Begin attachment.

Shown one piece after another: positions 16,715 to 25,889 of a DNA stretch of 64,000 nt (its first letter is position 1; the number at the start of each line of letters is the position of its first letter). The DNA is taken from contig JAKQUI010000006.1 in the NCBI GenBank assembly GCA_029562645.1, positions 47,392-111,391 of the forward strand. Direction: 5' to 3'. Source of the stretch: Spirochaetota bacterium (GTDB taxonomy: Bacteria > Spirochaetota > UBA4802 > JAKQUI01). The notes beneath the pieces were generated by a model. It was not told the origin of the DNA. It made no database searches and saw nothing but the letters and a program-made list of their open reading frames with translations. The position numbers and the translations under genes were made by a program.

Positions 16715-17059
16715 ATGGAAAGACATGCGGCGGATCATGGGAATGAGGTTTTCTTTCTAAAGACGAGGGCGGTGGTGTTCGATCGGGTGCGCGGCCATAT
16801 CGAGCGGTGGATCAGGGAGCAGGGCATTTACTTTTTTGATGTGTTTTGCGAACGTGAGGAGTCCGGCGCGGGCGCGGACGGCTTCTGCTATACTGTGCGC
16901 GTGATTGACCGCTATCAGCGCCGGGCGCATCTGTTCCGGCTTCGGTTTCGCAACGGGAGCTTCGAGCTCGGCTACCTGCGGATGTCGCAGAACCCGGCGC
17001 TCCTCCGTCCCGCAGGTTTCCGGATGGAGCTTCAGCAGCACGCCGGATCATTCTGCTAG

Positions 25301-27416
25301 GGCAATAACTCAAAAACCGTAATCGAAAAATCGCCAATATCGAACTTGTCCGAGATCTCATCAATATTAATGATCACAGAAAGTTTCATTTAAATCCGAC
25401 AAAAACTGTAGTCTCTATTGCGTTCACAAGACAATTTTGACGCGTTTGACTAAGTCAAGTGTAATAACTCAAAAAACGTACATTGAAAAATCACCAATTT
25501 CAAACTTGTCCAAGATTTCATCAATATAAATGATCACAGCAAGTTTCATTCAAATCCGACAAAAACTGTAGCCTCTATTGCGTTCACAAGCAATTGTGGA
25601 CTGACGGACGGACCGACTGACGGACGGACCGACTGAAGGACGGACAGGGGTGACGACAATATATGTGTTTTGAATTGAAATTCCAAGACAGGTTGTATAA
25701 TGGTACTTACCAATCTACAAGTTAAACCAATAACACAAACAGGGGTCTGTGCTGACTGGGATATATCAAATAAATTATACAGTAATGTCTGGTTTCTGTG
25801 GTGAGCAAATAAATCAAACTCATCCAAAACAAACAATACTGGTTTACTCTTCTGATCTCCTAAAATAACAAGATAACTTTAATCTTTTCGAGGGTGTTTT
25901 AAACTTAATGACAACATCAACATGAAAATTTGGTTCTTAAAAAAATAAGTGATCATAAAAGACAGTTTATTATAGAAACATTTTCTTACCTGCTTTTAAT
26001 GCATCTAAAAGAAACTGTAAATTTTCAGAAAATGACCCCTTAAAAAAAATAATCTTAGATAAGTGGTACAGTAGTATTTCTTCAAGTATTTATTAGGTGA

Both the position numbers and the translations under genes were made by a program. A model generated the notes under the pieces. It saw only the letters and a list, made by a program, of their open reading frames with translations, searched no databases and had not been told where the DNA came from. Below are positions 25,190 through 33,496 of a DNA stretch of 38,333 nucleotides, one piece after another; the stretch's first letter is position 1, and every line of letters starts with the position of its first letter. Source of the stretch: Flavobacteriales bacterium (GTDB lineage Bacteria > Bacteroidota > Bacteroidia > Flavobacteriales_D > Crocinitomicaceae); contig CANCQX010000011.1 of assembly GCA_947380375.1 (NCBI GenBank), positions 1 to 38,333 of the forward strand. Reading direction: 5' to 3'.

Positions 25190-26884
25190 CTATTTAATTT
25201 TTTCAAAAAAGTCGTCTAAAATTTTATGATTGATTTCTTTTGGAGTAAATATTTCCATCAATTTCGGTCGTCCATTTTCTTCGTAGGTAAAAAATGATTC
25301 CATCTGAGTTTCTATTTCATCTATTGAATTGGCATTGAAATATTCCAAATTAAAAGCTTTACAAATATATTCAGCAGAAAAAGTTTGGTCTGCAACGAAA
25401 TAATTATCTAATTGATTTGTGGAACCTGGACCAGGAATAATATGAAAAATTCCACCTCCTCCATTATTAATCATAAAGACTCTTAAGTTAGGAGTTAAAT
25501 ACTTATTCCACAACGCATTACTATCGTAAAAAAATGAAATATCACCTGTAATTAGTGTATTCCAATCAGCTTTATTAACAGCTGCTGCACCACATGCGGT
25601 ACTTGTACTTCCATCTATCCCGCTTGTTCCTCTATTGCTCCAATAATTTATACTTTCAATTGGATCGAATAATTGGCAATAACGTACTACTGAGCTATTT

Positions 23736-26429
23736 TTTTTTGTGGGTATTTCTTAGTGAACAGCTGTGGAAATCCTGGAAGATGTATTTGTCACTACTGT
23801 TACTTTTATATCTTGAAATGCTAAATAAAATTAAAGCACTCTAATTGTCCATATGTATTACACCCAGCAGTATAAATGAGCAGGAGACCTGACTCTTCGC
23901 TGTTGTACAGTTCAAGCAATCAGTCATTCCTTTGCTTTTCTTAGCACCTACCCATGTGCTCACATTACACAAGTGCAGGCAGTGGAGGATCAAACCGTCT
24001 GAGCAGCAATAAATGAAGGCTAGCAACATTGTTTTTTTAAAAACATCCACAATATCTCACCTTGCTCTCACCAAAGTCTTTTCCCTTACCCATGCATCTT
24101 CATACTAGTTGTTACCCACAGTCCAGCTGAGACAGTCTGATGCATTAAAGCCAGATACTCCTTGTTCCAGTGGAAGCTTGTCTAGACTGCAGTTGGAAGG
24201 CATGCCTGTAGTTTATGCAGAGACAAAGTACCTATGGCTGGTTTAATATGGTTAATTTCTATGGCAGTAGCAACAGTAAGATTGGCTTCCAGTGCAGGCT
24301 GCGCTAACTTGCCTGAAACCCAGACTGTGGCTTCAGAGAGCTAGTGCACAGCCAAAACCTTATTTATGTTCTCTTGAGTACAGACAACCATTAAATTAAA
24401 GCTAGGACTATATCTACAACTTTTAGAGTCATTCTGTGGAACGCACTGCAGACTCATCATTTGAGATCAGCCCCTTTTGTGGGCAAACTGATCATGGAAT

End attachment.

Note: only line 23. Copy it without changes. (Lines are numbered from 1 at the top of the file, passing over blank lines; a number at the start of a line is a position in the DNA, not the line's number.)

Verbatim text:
25601 ACTTGTACTTCCATCTATCCCGCTTGTTCCTCTATTGCTCCAATAATTTATACTTTCAATTGGATCGAATAATTGGCAATAACGTACTACTGAGCTATTT